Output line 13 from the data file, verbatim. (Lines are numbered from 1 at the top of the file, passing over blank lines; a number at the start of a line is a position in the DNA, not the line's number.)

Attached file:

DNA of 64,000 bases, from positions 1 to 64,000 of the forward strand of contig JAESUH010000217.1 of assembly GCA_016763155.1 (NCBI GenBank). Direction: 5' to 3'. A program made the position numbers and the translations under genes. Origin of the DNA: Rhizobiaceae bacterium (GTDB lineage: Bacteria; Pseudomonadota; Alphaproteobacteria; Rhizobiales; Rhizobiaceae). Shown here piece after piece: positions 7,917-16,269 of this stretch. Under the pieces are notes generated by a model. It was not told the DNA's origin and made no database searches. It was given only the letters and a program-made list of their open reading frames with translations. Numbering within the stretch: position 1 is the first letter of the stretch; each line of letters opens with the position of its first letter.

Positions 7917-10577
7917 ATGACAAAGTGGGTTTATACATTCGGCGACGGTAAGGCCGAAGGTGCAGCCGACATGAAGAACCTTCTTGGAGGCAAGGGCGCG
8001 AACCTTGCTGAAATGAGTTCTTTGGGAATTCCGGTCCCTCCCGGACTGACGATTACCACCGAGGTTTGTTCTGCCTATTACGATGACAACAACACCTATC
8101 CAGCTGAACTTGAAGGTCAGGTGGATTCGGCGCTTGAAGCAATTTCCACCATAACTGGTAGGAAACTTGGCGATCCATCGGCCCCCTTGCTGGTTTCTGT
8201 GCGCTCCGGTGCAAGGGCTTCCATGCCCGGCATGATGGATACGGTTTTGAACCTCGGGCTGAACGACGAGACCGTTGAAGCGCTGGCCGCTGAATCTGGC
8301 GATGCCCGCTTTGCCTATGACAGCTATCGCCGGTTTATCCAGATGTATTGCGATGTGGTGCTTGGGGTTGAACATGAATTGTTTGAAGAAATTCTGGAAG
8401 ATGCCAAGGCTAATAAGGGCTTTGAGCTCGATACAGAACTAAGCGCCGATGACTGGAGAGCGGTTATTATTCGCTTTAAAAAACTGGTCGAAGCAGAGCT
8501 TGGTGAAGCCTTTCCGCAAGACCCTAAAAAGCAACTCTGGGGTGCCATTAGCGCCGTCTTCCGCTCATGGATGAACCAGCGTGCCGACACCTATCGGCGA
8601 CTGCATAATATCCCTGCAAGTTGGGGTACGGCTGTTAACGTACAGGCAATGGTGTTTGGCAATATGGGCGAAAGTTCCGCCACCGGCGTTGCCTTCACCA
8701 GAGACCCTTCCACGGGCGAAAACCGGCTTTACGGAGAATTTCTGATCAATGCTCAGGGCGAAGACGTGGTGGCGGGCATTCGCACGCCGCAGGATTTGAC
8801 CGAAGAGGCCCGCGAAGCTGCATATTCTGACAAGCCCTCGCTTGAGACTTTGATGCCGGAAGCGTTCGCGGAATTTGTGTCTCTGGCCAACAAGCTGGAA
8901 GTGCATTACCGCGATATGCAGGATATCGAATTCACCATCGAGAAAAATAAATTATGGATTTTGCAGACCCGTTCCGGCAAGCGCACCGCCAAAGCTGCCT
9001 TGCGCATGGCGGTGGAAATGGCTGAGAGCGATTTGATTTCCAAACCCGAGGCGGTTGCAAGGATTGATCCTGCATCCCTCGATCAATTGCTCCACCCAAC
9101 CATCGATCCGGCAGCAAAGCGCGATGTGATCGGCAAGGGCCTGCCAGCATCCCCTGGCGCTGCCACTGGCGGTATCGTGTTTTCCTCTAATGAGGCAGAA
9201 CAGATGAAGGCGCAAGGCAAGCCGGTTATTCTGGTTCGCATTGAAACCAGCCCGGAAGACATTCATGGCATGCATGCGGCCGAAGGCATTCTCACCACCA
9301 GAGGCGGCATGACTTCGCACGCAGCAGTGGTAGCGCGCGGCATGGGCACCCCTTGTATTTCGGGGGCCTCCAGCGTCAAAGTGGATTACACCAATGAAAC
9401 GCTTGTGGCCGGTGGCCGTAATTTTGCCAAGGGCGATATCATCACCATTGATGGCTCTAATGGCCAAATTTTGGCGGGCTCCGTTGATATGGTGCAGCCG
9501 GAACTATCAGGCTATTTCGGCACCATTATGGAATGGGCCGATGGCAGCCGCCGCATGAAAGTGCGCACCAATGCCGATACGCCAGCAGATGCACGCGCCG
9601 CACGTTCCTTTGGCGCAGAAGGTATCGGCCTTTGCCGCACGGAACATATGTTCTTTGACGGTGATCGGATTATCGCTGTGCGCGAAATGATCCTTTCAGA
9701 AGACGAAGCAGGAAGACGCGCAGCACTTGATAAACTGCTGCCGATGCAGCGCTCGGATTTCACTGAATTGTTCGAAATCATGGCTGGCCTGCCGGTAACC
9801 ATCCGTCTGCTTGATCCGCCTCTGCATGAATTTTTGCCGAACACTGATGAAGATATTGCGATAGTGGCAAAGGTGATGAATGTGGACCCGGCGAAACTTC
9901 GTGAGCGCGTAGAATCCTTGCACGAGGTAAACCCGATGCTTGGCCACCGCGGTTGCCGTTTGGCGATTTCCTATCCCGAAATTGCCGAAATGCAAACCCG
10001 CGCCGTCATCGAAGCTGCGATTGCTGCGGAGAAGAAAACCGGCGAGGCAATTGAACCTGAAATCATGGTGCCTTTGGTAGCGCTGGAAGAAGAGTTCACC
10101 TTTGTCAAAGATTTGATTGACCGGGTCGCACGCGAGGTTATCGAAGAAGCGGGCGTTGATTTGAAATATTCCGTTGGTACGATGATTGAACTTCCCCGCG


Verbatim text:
8901 GTGCATTACCGCGATATGCAGGATATCGAATTCACCATCGAGAAAAATAAATTATGGATTTTGCAGACCCGTTCCGGCAAGCGCACCGCCAAAGCTGCCT